When 23-year-old Dominick Spina was drafted into the US Army in January 1953 and arrived in South Korea’s Chuncheon as a soldier of the 40th Infantry Division in August that year, his mother was constantly worried about him.
So he wrote to her often, hoping to quell her nerves.
The Korean Armistice Agreement had just been signed in late July, bringing an end to the hostilities of the 1950-53 Korean War, and Dominick was grateful there was no fighting.
In October 1953, he was assigned to the photography section, or the Public Information Office, which meant nicer quarters, better food and electric lights, which he did not have in the infantry camp.
“He said he went from sleeping on the ground to cots,” Dominick’s son, Stephen Spina, told The Korea Herald over the phone from Massachusetts. Dominick Spina passed away in 2019.
He took photos of nearby villages that the troops helped rebuild as well as famous figures who visited the infantry, such as South Korea’s first president, Syngman Rhee, and American actress and singer Marilyn Monroe.
Dominick Spina’s private collection of photos of Korea in 1953-54 will be exhibited at the Herald Corp.'s May 24 forum to celebrate The Korea Herald's 70th anniversary.
In his letters to his mother, Dominick wrote about what he saw in the small villages he visited -- houses with thatched roofs and mud or clay walls; how the women would carry babies on their backs and heavy items on their heads; how the men “must have backs of iron” as even old men would carry “a pile of wood five feet high on their backs.” It's possible the villagers had never seen an American up close before.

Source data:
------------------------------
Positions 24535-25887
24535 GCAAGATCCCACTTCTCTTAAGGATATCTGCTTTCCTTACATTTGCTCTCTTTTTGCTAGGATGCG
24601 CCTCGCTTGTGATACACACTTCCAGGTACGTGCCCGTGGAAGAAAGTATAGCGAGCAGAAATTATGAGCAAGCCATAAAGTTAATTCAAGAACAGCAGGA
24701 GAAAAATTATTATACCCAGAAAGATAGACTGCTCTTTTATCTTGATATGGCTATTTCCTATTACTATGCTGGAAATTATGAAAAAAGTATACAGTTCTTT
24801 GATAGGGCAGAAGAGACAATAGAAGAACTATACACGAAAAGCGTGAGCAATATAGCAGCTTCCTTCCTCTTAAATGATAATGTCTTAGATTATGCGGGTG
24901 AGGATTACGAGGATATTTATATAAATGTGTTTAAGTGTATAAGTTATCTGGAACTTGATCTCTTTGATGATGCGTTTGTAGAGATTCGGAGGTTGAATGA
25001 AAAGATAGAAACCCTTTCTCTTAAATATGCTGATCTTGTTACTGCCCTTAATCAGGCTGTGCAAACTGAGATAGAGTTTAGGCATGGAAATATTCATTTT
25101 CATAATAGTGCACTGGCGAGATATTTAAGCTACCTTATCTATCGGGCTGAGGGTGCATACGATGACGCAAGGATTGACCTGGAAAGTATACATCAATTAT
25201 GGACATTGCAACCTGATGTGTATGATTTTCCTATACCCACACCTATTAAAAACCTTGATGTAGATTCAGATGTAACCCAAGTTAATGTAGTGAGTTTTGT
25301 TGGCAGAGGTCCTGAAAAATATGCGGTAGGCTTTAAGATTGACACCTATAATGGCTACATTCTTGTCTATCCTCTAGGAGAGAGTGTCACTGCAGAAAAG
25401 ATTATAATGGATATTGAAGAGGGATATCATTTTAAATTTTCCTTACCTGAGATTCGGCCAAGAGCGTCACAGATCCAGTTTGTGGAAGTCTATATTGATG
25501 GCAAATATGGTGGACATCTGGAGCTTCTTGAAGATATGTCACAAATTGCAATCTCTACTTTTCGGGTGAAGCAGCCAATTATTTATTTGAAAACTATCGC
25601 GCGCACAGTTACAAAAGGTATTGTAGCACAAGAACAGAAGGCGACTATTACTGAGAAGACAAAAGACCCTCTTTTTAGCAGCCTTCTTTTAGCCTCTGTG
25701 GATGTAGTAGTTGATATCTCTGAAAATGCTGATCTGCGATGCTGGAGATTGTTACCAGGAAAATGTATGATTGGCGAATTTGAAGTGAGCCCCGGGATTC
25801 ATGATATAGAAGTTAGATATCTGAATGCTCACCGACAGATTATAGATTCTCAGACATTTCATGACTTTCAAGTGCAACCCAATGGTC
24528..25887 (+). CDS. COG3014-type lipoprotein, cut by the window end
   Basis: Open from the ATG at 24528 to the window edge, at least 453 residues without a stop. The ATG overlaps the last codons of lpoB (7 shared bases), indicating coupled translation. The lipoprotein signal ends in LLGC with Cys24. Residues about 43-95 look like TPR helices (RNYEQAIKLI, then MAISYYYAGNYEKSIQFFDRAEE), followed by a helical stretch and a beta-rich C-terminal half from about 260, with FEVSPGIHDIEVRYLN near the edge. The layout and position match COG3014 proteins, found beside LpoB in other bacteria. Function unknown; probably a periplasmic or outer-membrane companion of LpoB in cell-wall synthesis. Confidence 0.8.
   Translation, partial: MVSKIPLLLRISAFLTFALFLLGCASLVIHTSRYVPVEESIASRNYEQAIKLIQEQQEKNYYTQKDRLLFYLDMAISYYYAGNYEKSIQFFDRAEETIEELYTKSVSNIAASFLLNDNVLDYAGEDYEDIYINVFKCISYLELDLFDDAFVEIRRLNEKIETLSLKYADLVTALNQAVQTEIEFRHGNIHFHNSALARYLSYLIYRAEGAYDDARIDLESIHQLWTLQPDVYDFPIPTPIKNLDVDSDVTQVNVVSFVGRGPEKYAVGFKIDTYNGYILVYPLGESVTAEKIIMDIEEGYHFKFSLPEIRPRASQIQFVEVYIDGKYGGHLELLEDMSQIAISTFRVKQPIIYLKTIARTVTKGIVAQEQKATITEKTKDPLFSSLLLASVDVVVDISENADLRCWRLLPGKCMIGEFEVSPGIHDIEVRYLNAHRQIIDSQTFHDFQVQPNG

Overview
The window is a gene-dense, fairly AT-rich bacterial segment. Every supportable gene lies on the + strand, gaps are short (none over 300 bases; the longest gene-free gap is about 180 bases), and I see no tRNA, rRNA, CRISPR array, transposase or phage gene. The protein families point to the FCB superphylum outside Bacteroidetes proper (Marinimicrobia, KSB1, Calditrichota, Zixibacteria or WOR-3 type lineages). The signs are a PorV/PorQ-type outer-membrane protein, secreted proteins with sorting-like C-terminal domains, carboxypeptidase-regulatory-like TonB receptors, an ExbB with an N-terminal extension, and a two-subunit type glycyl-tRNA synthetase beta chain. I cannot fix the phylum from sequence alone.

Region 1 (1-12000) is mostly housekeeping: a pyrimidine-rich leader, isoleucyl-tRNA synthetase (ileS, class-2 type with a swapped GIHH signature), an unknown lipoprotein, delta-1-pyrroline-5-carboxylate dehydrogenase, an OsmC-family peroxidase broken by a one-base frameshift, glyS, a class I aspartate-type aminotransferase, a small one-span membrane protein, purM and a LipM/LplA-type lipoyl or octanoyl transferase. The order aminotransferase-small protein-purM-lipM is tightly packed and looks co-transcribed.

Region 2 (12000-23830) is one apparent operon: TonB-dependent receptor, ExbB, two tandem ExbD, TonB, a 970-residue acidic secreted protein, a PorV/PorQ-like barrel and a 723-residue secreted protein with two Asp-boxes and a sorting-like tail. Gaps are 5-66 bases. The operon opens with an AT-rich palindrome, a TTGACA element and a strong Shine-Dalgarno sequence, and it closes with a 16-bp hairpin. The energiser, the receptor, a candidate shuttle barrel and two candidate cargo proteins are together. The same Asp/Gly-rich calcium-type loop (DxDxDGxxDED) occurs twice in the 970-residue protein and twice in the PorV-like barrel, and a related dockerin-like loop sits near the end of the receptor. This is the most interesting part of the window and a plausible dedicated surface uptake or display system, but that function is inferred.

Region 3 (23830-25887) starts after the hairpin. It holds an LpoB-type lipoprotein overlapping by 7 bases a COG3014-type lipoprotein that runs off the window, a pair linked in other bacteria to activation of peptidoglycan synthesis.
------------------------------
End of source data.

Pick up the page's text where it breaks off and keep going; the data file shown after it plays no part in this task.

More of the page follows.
“He enjoyed talking of the children -- they were not so different from young children in the US despite very different living circumstances,” his son said.
Some of the photos he left with his family show children playing games in schools during their free time. Photos show children of different ages learning together in small schools.
“There were not a lot of resources for the children like schoolbooks, writing materials and desks, but the teachers did a lot with what was available,” Stephen said, citing his father.
As for Monroe who visited Korea in February 1954 to stage shows for the American soldiers, Dominick wrote that he was “about 15 feet away from her and got a good look at who (US baseball player) Joe DiMaggio married.”
Dominick also wrote how excited he was about a trip to Busan in May 1954, where a ship was bringing in donated clothes for Koreans. He was on an assignment to photograph and film how the clothes were passed out to people.
“I’m happy about going because I’ll be traveling more than most guys do in Korea. It will be more like a vacation than work, so please don’t worry about me,” he wrote in a letter.
His son said he knows from conversations that his father did not get to travel much, but he did take some trips to Seoul in the summer of 1954.
He and his friends enjoyed shopping, trying out some restaurants there, seeing the city and its people bargaining in outdoor markets and older Koreans wearing traditional clothing, which he had never seen before.
After his service in the army, Dominick worked as an offset pressman. He was always interested in any news related to Korea, according to his son.
Dominick’s family wishes to donate the photographs to the Korean government or a museum here after they are exhibited.
The 40th Infantry Division, currently headquartered in Los Alamitos, California, fought in the Korean War, participating in the battles of Sandbag Castle and Heartbreak Ridge.